Although Ramakrishna remained a priest in Dakshineshwar, his teachings rapidly spread throughout India and eventually worldwide as well. People were traveling in increasingly larger groups to see the “Divine Incarnation” (Lemaitre 84) and to hear him share his thoughts on life and God. He is well known for his warm acceptance of religions outside of Hinduism, as he himself briefly practiced the disciplines of Islam and Christianity. Nikhilananda remarks, “Sri Ramakrishna realized his identity with Christ, as he had already realized his identity with Kali, Rama, Hanuman, Radha, Krishna, Brahman, and Mohammed […] thus he experienced the truth that Christianity, too, was a path leading to God-Consciousness” (34). These realizations of various spiritual identities undoubtedly caused controversy amongst Hindus and others, but they also underlined Ramakrishna’s notion of tolerance and non-ignorance.

Of all the people who Sri Ramakrishna influenced, his impact on Swami Vivekananda was perhaps the most profound. Swami Vivekananda (1863-1902) became Ramakrishna’s most devoted disciple, spreading his master’s teachings and stories throughout the world, including the Western world. Ramakrishna’s name, along with Vivekananda’s, became known in North America after Vivekananda visited the United States. His appearance at the World Parliament of Religions in Chicago in 1893 marked the beginning of the development of a more compassionate, accepting, and appreciative relationship between Eastern and Western religions. He established the Ramakrishna-Vivekananda Center in New York City and this center, along with its missions, continues to bridge the gap between the East and the West.

It was on August 16, 1886, that Sri Ramakrishna died in a house in Cossipore, India, with his disciples, dearest friends, and Sarada Devi at his side. His name lives on in his teachings and in the actions that thousands upon thousands carry out today in his honour. Lemaitre notes that “Ramakrishna’s sympathy for the unfortunate derived from his conception that God is in every being” (116). This sympathy is recognized and put into action through such groups as the Ramakrishna Order which, among other accomplishments, has “created schools, colleges, hospitals, dispensaries, homes for the aged, and orphanages” (Rodrigues 285). And so, Sri Ramakrishna remains a celebrated and illustrious religious figure and one whom Narasingha P. Sil affectionately calls, “the nineteenth-century Bengali Saint” (1).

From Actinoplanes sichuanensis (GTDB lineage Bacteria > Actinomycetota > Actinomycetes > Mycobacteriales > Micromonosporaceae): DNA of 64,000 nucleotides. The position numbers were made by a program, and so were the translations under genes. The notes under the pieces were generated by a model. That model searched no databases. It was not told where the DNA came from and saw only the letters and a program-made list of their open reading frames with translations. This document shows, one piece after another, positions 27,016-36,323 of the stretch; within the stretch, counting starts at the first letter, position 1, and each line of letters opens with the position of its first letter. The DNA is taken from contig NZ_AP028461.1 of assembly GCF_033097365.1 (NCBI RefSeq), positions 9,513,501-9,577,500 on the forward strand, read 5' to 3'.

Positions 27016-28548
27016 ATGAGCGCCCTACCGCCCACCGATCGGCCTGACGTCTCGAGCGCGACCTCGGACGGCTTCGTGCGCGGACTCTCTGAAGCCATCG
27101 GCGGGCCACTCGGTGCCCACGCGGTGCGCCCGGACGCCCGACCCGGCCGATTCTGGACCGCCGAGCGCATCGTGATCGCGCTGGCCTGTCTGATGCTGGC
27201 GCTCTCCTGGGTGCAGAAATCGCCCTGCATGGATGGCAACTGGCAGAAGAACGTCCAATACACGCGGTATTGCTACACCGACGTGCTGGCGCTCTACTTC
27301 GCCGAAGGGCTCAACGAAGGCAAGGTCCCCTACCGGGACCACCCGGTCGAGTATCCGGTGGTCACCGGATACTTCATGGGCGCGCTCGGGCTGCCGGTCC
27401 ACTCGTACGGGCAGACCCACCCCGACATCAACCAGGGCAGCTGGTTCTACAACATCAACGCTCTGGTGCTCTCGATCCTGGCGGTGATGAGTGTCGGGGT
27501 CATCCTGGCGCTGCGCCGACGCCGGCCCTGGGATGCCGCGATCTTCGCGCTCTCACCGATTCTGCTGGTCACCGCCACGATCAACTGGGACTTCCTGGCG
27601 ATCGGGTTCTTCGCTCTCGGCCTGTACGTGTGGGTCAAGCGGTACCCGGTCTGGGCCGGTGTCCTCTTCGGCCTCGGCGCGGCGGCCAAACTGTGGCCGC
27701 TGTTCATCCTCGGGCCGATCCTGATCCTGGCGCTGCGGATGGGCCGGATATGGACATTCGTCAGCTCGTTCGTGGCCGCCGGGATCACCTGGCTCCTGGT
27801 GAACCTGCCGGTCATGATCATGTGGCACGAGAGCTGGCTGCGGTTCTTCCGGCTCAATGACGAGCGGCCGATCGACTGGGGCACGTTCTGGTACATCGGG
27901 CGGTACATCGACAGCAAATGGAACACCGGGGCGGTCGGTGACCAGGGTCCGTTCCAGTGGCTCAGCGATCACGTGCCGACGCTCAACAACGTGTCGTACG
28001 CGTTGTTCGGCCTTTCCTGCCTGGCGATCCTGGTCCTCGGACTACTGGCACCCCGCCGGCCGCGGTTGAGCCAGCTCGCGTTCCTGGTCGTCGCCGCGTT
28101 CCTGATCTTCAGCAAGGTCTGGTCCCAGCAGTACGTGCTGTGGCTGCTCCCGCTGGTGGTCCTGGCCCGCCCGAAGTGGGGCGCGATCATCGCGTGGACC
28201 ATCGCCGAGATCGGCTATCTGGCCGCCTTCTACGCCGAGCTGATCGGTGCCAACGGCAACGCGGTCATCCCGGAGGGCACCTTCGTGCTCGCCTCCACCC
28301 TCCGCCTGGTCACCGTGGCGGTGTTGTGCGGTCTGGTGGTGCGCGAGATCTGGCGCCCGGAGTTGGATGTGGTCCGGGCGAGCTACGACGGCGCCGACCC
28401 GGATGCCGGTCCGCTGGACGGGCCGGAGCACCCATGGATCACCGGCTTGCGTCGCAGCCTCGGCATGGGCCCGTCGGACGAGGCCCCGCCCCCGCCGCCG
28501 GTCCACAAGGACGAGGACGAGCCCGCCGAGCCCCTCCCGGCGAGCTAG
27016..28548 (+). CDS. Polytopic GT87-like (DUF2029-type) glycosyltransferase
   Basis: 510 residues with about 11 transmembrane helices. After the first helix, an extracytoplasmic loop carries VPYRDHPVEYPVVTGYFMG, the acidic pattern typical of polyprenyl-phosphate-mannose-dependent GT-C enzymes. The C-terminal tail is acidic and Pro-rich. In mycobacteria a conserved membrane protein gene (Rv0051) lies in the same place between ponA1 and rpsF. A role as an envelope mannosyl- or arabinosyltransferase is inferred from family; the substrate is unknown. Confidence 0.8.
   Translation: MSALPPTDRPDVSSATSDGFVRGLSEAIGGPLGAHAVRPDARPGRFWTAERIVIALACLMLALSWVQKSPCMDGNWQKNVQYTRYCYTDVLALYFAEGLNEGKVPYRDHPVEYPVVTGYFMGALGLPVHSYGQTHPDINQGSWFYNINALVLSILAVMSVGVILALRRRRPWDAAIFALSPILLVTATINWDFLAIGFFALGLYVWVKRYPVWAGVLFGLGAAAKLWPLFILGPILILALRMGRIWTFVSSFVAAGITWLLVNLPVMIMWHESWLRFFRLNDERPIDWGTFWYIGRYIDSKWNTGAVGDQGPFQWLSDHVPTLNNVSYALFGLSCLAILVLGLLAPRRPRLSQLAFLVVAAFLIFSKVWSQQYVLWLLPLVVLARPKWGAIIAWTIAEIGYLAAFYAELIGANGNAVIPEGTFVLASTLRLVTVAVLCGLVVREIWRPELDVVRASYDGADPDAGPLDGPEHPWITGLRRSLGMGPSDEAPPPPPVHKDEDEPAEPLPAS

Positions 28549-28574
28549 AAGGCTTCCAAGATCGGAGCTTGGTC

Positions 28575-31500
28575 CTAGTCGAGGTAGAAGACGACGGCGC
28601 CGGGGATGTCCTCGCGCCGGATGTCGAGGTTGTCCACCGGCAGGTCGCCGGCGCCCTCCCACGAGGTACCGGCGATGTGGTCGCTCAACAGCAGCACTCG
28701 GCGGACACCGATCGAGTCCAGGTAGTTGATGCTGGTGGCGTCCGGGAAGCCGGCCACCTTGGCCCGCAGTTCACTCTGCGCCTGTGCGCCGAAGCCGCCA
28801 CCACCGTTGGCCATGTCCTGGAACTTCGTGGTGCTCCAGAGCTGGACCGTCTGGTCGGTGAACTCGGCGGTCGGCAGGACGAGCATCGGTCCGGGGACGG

Lemaitre, Solange (1969) Ramakrishna and the Vitality of Hinduism. Trans. Charles Lam

Markmann. New York: Funk & Wagnalls.

Nikhilananda, Swami (1984) The Gospel of Sri Ramakrishna. New York: Ramakrishna-

Vivekananda Center.

Rodrigues, Hillary (2007) Introducing Hinduism. New York: Routledge.

Sil, Narasingha Prosad (1991) Ramakrishna Paramahamsa: A Psychological Profile. Ed.

Johannes Bronkhorst. Leiden: E. J. Brill.

Related Topics for further investigation:

· The Absolute

· Samadhi

· The Ramakrishna Order

· Keshab Chandra Sen and the Brahmo Samaj

· Swami Vivekananda

· Tantra

· The Vedanta

· The Goddess Kali

· Brahmin class

· Eight powers of yoga

· Aum

Noteworthy Websites Related to the Topic:

Article written by: Stefanie Rausch (2008) who is solely responsible for its content